2 Reasons OSX Mavericks Matter to Educators

Apple last week launched OSX Mavericks, the free and latest version of its desktop operating system. Notably, the tech giant ditched its cat-based naming scheme in favor of one themed after California locations (Mavericks is a well-known surfing spot in Northern California). That’s all fine and good, but what about the new features? More specifically, what does Mavericks bring to education?

It turns out that there are two big features of particular note to educators.

  • iWork and iLife are now free
  • iBooks for iOS and for Macs

Rick W. Burkett runs the John A. Logan College Teaching and Learning Center, teaches history, and heads an educational nonprofit. He publishes blogs on a wide variety of topics, including history, teaching and learning, student success, and teaching online.

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Apple To Give Away OS X and iWorks to Mac Users

From Yahoo News:

Apple revealed the surprise offer, available to all users of MacBooks and Mac computers, on Tuesday at the same time as it unveiled a slimmer, faster iPad Air and a new line-up of Macs in time for the holidays.

Its Mac operating system and iWork software suite, which compete with Microsoft’s Excel, Word and other applications, will now be offered free to all users.

By giving away its Mac operating system Apple is taking on Microsoft’s predominant Windows platform, installed on an estimated eight to nine out of 10 of the world’s computers and one of its most profitable cash cows.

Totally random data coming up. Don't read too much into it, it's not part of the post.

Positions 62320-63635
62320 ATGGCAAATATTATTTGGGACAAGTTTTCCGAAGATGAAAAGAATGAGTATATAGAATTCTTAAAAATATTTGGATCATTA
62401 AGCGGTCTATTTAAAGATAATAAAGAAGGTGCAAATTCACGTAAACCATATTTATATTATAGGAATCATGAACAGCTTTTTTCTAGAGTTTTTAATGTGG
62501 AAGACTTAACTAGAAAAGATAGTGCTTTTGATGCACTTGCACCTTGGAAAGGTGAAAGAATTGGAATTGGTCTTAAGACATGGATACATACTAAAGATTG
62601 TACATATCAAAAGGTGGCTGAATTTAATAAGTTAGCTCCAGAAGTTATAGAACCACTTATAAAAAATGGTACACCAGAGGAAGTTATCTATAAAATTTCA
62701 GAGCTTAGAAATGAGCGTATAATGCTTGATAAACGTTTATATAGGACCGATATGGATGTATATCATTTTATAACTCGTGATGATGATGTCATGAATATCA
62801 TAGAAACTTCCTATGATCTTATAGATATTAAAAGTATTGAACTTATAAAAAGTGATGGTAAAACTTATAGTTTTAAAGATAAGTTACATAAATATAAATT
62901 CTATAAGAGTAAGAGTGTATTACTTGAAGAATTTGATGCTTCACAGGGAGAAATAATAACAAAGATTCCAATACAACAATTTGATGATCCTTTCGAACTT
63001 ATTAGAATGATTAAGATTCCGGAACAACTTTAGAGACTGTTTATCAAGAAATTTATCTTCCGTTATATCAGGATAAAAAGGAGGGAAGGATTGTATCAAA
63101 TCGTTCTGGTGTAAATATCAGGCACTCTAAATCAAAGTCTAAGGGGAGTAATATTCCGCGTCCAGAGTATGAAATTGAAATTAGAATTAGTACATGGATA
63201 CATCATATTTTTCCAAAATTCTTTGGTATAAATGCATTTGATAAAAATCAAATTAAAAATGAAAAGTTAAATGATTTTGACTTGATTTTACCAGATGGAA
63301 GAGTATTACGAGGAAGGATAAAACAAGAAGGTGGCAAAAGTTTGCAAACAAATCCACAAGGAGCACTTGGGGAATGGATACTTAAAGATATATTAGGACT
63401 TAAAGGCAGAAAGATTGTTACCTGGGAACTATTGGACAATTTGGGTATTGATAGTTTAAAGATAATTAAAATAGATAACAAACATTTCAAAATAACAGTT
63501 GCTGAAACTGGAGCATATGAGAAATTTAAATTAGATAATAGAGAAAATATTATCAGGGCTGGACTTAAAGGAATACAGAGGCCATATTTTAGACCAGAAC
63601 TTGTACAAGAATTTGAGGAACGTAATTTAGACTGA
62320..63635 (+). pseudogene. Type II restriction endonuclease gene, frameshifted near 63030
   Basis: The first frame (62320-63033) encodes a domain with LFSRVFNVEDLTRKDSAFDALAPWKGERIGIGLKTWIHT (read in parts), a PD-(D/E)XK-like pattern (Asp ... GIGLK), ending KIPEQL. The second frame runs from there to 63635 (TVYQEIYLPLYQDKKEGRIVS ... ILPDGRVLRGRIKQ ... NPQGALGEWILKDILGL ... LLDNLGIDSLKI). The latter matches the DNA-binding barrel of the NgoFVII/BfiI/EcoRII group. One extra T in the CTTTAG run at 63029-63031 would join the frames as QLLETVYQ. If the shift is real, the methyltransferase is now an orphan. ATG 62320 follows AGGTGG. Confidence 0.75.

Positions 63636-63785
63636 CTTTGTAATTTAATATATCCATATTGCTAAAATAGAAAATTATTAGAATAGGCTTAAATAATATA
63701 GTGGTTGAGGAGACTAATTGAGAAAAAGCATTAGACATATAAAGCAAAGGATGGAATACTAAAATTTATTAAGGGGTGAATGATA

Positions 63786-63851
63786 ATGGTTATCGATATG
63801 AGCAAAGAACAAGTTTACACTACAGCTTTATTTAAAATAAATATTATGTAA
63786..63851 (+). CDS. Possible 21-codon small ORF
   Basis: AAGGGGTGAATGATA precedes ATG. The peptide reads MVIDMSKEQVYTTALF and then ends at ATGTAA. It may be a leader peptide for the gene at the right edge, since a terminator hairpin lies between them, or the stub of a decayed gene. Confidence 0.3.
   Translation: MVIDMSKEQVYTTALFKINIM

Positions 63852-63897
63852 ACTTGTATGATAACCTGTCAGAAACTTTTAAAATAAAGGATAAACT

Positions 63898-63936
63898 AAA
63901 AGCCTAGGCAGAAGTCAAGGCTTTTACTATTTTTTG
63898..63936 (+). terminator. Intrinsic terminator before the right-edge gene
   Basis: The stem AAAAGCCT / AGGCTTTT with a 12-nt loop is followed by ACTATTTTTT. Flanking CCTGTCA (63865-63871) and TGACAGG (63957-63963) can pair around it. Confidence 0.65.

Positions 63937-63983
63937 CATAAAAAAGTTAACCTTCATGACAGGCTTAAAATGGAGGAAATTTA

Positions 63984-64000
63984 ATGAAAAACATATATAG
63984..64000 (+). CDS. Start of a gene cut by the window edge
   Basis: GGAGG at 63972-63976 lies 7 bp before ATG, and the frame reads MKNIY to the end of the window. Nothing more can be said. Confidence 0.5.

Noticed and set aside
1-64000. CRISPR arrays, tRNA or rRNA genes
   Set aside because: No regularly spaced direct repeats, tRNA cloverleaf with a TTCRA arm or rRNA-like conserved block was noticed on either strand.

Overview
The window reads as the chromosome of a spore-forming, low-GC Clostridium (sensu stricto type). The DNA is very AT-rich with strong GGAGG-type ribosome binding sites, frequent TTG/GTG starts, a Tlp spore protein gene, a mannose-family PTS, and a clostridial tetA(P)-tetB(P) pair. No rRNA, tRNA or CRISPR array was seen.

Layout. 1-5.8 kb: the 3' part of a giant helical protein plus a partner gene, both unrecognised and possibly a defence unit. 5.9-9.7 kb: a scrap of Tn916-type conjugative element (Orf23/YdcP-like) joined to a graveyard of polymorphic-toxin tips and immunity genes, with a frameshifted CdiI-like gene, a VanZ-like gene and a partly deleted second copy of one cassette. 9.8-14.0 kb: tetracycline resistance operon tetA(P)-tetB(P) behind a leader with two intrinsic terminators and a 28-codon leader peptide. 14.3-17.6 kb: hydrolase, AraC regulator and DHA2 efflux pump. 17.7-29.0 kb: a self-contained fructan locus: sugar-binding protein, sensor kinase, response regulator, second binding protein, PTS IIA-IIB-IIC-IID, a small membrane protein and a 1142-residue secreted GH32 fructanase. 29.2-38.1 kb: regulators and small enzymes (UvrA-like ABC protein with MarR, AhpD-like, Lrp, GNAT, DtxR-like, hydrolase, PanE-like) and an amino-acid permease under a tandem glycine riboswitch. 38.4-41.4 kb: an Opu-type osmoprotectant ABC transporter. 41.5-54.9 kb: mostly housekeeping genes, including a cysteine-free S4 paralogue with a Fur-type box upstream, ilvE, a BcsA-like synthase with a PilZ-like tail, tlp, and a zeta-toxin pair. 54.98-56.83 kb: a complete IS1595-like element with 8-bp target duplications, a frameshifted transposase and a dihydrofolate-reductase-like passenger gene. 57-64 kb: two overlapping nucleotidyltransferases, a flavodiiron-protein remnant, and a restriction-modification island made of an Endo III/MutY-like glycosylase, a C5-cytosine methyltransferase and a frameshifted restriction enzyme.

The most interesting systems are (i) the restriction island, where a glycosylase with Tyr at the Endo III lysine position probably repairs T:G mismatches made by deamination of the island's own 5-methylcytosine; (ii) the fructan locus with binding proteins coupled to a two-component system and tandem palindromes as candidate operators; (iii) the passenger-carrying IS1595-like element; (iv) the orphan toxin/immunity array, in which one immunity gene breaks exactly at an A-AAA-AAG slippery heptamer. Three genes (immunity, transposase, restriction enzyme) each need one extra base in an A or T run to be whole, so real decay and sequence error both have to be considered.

“We are turning the industry on its ear, but this is not why we’re doing it,” Apple Chief Executive Tim Cook told media and technology executives at San Francisco’s Yerba Buena Center.

“We want our customers to have our latest software.”

Full post here.

Rick W. Burkett runs the John A. Logan College Teaching and Learning Center, teaches history, and heads an educational nonprofit. He publishes blogs on a wide variety of topics, including history, teaching and learning, student success, and teaching online.

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Apple sees chance to compete with Office on the Web

by Gregg Keizer @ computerworld.com

Almost as an afterthought, Apple on Monday announced it was working on browser-based versions of its iWork productivity applications, a move one analyst said challenged Microsoft’s Office behemoth.

For a few minutes during Monday’s keynote of Apple’s Worldwide Developers Conference, Roger Rosner, who heads iWork development, spun through a quick demonstration of iWork for iCloud, a second attempt by Apple to move its Pages word processor, Numbers spreadsheet and Keynote presentation maker into the Internet age.

That first attempt, dubbed iWork.com, ended miserably last July, more than three years after its launch, when Apple pulled the plug. iWork.com was intended to complement the locally installed suite by the same name, but offered no Web-based document creation or editing, and instead made do with document viewing, downloading and commenting.

iWork for iCloud, on the other hand, is to be a full-featured trio of applications that run in a browser on either OS X or Windows, and allow document creation and editing on all of a user’s devices. They are, essentially, Pages, Numbers and Keynote ported to the Web.

Full post here.

Rick W. Burkett runs the John A. Logan College Teaching and Learning Center, teaches history, and heads an educational nonprofit. He publishes blogs on a wide variety of topics, including history, teaching and learning, student success, and teaching online.

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